Thursday, November 28, 2013

18 Leadership Quotes To Help You Grow & Inspire Others By Joel on July 1, 2013

18 Leadership Quotes To Live By

Jack Welch Leadership Quote “Before you are a leader, success is all about growing yourself. When you become a leader, success is all about growing others.” – Jack Welch

Martin Luther King Jr Leadership Quote “Our lives begin to end the day we become silent about things that matter.” - Martin Luther King

Henry Ford Leadership Quote “If you think you can do a thing or think you can’t do a thing, you’re right.” – Henry Ford

Charles Swindoll Leadership Quote “Life is 10% what happens to you and 90% how you react to it.” - Charles Swindoll

Eleanor Roosevelt Leadership Quote “To handle yourself, use your head; to handle others, use your heart.” - Eleanor Roosevelt

 Jim Collins Leadership Quote “‘Good’ is the enemy of ‘Great.’” – Jim Collins

John Quincy Adams Leadership Quote “If your actions inspire others to dream more, learn more, do more and become more, you are a leader.” - John Quincy Adams

Ralph Nichols Leadership Quote “The most basic of all human needs is the need to understand and be understood. The best way to understand people is to listen to them.” - Ralph Nichols

Helen Keller Leadership Quote “Alone we can do so little; together we can do so much.” - Helen Keller

 Ralph Waldo Emerson Leadership Quote “Do not follow where the path may lead. Go instead where there is no path and leave a trail.” - Ralph Waldo Emerson

Steve Jobs Leadership Quote “Innovation distinguishes between a leader and a follower.” – Steve Jobs

Max Lucado Leadership Quote “A man who wants to lead the orchestra must turn his back on the crowd.” – Max Lucado

Charles Darwin Leadership Quote “It is not the strongest of the species that survive, nor the most intelligent, but the one most responsive to change.” – Charles Darwin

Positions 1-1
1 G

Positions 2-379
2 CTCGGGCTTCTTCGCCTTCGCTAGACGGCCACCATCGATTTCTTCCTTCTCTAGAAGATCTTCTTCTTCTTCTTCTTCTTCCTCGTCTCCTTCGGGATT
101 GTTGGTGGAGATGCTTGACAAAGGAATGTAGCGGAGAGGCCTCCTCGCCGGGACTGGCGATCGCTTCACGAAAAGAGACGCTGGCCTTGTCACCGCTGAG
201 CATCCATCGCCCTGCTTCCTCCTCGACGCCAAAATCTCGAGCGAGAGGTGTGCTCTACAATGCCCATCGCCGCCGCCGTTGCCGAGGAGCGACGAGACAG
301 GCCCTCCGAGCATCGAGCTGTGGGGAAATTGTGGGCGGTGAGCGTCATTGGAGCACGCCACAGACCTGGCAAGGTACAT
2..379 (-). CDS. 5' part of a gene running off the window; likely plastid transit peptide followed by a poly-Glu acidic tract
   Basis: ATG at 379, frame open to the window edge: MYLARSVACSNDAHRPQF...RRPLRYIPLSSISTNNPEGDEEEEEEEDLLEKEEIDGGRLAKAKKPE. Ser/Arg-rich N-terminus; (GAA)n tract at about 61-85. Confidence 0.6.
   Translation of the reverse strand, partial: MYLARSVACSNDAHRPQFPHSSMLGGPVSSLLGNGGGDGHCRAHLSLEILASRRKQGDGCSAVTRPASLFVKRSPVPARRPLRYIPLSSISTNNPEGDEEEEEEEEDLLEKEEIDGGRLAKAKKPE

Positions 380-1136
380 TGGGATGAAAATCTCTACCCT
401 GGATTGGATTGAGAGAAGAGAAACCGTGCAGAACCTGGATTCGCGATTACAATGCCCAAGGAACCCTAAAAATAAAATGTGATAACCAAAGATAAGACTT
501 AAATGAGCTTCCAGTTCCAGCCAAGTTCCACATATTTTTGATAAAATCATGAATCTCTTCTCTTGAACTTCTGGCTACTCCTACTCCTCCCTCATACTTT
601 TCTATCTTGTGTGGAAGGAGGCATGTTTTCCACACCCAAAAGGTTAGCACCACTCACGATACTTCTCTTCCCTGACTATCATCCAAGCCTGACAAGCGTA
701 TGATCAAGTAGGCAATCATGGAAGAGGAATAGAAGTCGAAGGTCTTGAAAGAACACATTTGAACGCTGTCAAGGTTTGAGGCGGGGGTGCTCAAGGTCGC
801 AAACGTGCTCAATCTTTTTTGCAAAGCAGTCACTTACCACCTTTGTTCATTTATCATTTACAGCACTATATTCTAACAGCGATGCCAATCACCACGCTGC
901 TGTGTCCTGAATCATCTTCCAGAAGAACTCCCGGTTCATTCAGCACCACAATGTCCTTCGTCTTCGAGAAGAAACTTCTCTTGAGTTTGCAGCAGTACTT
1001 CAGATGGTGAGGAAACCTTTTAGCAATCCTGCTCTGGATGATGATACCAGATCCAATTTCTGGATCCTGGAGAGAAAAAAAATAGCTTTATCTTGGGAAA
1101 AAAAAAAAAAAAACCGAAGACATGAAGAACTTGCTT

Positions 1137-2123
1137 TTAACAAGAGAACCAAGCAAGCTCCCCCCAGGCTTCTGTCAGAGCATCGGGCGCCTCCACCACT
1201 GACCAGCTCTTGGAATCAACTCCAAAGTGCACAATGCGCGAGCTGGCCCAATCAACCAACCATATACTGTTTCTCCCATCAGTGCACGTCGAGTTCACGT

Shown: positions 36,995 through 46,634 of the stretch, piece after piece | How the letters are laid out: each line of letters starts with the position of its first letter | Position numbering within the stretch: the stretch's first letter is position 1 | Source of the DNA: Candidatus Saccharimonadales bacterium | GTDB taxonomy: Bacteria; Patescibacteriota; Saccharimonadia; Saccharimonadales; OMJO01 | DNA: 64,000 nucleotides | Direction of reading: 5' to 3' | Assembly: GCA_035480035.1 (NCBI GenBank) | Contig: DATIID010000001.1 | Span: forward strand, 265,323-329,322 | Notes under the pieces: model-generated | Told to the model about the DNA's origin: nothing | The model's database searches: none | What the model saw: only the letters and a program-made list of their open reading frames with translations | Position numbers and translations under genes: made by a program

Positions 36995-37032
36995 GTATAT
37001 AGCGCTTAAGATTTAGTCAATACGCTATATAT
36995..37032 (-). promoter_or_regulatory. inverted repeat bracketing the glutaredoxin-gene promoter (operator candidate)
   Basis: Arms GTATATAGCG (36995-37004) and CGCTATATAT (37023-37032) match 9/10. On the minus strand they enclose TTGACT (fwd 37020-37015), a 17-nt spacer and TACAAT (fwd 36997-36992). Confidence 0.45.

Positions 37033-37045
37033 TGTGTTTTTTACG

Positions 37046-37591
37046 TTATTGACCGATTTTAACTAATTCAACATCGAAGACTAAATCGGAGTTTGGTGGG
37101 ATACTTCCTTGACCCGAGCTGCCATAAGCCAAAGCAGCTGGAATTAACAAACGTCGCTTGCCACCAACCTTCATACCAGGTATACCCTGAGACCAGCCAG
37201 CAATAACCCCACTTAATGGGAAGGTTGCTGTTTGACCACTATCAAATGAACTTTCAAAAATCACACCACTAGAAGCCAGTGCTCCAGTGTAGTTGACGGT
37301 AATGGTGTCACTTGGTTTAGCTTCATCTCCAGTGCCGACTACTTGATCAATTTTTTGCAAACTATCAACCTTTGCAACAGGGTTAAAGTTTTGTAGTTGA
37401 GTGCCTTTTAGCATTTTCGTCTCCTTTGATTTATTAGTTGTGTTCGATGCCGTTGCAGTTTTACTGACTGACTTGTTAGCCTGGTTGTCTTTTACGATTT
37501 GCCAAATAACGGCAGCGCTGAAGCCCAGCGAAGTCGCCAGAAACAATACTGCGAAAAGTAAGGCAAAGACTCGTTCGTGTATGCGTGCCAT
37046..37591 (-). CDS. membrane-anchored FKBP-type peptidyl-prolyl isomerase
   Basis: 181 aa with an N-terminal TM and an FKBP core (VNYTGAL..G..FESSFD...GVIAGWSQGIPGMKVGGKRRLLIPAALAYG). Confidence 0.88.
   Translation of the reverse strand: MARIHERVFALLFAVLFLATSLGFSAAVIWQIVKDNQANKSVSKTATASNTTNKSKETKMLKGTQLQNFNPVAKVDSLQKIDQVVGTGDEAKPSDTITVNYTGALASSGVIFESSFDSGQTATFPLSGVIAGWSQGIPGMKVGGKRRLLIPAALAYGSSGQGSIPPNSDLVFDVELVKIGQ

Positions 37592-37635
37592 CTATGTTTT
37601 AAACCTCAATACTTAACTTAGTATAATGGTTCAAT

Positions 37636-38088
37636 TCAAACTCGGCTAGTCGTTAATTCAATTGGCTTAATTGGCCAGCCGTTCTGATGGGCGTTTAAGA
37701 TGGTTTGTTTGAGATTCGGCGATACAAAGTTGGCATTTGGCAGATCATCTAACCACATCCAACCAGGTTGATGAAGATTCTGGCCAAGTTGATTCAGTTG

Lao Tzu Leadership Quote “A leader is best when people barely know he exists, when his work is done, his aim fulfilled, they will say: we did it ourselves.” – Lao Tzu

William Arthur Ward Leadership Quote “The mediocre teacher tells. The good teacher explains. The superior teacher demonstrates. The great teacher inspires.” - William Arthur Ward

Maya Angelou Leadership Quote “People will forget what you said, people will forget what you did, but people will never forget how you made them feel.” - Maya Angelou

Jim Rohn Leadership Quote “Help those who are doing poorly to do well and to help those who are doing well to do even better.” - Jim Rohn

Margaret Mead Leadership Quote “Never doubt that a small group of thoughtful, concerned citizens can change world. Indeed it is the only thing that ever has.” – Margaret Mead

Sunday, May 26, 2013

My list of great men every African should know about....... Published on Tuesday, 28 August 2012 12:29 Written by Wandia Njoya

That’s bein’ a man,” Socco said. “Pain in your heart and your dreams – that’s the test of a man. If you can live life day after day with men treatin’ you like a dog but you never bark or howl, cower or beg – if you can be a human being when they want you to be an animal – that’s got man all ovah it.”